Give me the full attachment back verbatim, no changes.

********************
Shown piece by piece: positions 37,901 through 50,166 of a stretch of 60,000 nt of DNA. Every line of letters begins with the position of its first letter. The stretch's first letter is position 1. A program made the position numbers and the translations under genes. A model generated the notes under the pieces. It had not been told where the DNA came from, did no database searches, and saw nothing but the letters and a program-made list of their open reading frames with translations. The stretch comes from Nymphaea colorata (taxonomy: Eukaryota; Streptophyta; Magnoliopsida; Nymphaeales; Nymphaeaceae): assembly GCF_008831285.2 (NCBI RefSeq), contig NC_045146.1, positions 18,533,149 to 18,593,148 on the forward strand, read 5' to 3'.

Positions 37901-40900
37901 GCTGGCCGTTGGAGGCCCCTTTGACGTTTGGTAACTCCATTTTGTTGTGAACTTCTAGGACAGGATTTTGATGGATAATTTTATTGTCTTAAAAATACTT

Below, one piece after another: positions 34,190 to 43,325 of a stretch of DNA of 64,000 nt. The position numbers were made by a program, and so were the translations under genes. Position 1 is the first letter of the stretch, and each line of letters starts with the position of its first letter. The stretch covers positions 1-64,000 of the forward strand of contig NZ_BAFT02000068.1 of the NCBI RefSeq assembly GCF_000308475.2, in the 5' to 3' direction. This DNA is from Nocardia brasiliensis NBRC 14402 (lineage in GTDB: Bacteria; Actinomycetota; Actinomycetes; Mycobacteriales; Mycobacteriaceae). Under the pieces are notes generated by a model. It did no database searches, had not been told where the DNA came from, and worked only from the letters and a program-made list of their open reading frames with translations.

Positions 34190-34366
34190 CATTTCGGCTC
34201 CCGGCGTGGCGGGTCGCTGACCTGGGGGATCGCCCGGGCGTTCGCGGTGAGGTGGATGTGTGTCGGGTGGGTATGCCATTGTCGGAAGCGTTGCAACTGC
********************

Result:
Shown piece by piece: positions 37,901 through 50,166 of a stretch of 60,000 nt of DNA. Every line of letters begins with the position of its first letter. The stretch's first letter is position 1. A program made the position numbers and the translations under genes. A model generated the notes under the pieces. It had not been told where the DNA came from, did no database searches, and saw nothing but the letters and a program-made list of their open reading frames with translations. The stretch comes from Nymphaea colorata (taxonomy: Eukaryota; Streptophyta; Magnoliopsida; Nymphaeales; Nymphaeaceae): assembly GCF_008831285.2 (NCBI RefSeq), contig NC_045146.1, positions 18,533,149 to 18,593,148 on the forward strand, read 5' to 3'.

Positions 37901-40900
37901 GCTGGCCGTTGGAGGCCCCTTTGACGTTTGGTAACTCCATTTTGTTGTGAACTTCTAGGACAGGATTTTGATGGATAATTTTATTGTCTTAAAAATACTT

Below, one piece after another: positions 34,190 to 43,325 of a stretch of DNA of 64,000 nt. The position numbers were made by a program, and so were the translations under genes. Position 1 is the first letter of the stretch, and each line of letters starts with the position of its first letter. The stretch covers positions 1-64,000 of the forward strand of contig NZ_BAFT02000068.1 of the NCBI RefSeq assembly GCF_000308475.2, in the 5' to 3' direction. This DNA is from Nocardia brasiliensis NBRC 14402 (lineage in GTDB: Bacteria; Actinomycetota; Actinomycetes; Mycobacteriales; Mycobacteriaceae). Under the pieces are notes generated by a model. It did no database searches, had not been told where the DNA came from, and worked only from the letters and a program-made list of their open reading frames with translations.

Positions 34190-34366
34190 CATTTCGGCTC
34201 CCGGCGTGGCGGGTCGCTGACCTGGGGGATCGCCCGGGCGTTCGCGGTGAGGTGGATGTGTGTCGGGTGGGTATGCCATTGTCGGAAGCGTTGCAACTGC